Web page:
NORTHWEST TERROR FEST 2019: AN INSIDER’S PERSPECTIVE
Photos and words by JGILBERT
The pre-party finished, the merch packed up, and the front half of the bookwork taken care of, all that was left to do was heavy lifting. Meeting early in the morning at an inconspicuous storage unit a short drive from the venue, we loaded the festival necessities into a huge white van: banners, posters, house drum kit, boxes and boxes of festival merch, and an entire backline of custom speaker cabs supplied by festival sponsor Worshiper Cabinets. With another quality drum kit dropped off at the venue by a local instrument rental service, there was plenty of serviceable house gear for bands to use. In the end, these preparations paid for themselves many times over as most bands were happy to use the equipment NWTF provided; resulting in very few gear changeovers between bands and a very happy stage manager at Neumo’s. Keeping the people who support you happy is a crucial yet often overlooked aspect of this–or any–business.
By noon, all the merch was loaded in and the backline was on the stage. That left only a few hours to decide how the green rooms would be distributed and to supply them accordingly. Fortunately, none of this year’s bands have ridiculous rider requests, a blessing absent from previous festivals. The long-time crew can tell you lots of stories, but I’m not going to name high-profile names here. Carrying sponsor-provided stacks of beer and water to the various green rooms was a treat compared to hauling the enormous Worshiper cabinets from the parking lot to the stage, and once the task was finished there was time to grab some lunch. Heeding a local’s advice, I took the short walk to local sandwich legend Honey Hole. I’ve actually been there before on my last trip to Seattle, so it didn’t take much to convince Joseph and I to head over for some hot eats and a chance to cool off after a hectic morning.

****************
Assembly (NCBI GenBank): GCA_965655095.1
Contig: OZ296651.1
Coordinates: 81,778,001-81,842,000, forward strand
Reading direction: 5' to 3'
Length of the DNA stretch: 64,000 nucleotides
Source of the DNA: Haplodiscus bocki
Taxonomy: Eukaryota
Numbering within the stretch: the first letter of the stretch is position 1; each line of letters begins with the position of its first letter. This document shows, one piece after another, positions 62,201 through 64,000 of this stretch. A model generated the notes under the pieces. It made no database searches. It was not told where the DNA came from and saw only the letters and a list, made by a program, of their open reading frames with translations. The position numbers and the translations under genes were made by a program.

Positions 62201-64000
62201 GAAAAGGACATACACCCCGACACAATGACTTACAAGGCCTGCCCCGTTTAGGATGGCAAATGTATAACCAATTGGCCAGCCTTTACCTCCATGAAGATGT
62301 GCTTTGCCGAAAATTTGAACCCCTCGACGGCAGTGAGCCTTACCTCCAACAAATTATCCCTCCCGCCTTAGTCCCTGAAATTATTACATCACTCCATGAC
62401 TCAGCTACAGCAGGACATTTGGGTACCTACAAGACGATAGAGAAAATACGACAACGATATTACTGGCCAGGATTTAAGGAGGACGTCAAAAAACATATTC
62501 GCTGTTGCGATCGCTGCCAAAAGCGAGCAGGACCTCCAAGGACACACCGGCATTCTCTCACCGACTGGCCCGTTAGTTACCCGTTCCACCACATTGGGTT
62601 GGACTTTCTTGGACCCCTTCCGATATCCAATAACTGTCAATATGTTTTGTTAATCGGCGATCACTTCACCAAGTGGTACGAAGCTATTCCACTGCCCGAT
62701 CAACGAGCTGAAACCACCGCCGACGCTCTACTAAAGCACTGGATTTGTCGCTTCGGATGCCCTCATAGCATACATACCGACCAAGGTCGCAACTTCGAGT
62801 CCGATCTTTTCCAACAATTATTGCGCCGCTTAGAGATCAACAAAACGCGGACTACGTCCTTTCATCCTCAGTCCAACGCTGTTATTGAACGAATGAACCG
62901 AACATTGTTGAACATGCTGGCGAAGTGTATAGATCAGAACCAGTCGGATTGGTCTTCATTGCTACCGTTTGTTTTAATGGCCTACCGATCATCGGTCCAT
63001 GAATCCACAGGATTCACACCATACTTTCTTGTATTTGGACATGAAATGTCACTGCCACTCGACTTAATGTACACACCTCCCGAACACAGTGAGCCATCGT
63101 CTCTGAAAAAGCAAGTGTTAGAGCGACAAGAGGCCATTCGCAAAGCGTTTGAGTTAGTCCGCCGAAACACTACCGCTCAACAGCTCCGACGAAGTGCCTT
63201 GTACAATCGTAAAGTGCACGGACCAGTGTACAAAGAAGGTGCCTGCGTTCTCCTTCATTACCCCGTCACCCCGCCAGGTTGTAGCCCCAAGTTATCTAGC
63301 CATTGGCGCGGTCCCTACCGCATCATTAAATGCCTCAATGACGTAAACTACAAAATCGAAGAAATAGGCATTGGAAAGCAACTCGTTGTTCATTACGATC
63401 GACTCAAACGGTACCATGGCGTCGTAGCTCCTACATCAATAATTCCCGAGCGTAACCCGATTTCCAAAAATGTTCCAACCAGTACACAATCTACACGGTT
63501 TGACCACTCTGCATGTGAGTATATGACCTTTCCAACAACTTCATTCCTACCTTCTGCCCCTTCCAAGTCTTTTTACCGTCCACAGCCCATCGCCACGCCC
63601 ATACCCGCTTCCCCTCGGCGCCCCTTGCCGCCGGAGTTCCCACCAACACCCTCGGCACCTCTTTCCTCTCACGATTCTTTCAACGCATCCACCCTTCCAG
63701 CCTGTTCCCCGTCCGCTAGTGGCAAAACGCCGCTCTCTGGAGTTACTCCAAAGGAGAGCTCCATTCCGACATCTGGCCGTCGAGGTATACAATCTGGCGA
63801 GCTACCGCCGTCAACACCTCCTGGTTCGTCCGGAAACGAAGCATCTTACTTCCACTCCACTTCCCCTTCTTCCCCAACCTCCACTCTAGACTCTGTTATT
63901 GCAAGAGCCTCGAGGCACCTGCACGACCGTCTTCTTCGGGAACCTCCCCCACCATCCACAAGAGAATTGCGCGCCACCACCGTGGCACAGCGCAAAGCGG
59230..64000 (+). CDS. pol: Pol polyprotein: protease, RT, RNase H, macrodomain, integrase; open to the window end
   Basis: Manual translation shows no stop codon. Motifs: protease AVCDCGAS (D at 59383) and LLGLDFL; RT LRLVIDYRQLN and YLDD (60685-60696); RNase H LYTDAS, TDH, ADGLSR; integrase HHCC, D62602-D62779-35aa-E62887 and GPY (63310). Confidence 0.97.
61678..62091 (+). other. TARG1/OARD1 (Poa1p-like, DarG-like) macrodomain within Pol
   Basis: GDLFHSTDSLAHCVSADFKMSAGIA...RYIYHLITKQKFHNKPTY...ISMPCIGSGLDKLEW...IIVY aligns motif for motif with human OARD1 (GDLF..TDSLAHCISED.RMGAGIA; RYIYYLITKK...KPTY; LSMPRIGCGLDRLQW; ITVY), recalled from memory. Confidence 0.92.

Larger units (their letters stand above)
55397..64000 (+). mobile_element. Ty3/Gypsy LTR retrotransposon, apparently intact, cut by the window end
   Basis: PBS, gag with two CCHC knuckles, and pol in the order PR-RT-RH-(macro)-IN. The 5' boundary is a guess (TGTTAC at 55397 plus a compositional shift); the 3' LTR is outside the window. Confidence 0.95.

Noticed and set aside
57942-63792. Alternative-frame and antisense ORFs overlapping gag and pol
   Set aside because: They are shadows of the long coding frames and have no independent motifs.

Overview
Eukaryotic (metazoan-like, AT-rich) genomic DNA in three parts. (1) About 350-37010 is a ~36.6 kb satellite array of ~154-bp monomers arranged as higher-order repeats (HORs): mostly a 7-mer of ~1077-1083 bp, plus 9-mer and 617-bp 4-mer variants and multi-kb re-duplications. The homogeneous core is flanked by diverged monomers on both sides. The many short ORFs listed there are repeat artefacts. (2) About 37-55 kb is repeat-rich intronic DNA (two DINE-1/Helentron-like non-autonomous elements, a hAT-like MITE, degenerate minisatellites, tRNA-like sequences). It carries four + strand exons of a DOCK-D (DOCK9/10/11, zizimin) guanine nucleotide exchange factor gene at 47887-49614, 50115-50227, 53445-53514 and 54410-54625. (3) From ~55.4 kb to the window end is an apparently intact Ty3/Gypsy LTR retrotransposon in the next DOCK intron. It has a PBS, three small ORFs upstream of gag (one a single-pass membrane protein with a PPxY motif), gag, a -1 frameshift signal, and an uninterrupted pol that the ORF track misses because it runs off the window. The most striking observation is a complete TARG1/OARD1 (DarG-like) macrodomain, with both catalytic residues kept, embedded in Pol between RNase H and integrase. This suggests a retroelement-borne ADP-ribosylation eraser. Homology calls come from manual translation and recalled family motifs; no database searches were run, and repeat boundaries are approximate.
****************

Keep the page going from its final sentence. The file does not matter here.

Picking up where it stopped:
We returned to Neumo’s to greet the performers as they arrived and make sure they had everything they needed. I worked ahead on my tasks to ensure some time to catch parts of the opening sets: first local Cascadian Black Metal staples Addaura, at the subterranean Barboza stage, and then California metal trio Castle. I’ve had the privilege of seeing both bands before, but the added excitement of a huge metal festival setting amplified the experience and their performances tonight. Especially Castle; they were nothing short of incredible despite a lower than expected turnout on a Thursday night. Even after the whole fest was done, people were still talking about Castle’s set. Along the line, it’s discovered that Cirith Ungol need clamps for their banner and a crew member is dispatched on what would develop into a several hour wild goose chase all across town looking for a hardware store that wasn’t closed yet AND had the needed equipment in stock.
With most of the day’s hard work behind me for now, I took the opportunity to see what Dead to a Dying World and their mainstage counterparts, Demon Lord, were bringing to Terrorfest. I immediately understood what Joseph meant earlier when he told me that the fest tried to discourage Nazi shitheads from coming by booking bands they don’t want to see; these two acts were thrilling to yours truly, but I can’t imagine some tertosterone-poisoned skinheads enjoying any of it. Too many violins; too many women onstage. For me, though, this was an exciting pair of bands to look into more extensively when I got home. Outside, I stopped to mingle with the fest regulars and get a sense of how the crowd are enjoying the evening. In talking to some nice folks who say they’ve never missed a Terrorfest, I got way too high on their legal Seattle weed. This turned out to be the best possible move to get the maximum enjoyment out of the punishing sonic assault of Sutekh Hexen; which might have been too much for me under normal circumstances. Blackened Noise bands are a particular kind of extreme; I admire the true fans, but find that I personally enjoy them more the further I am from my “right” mind.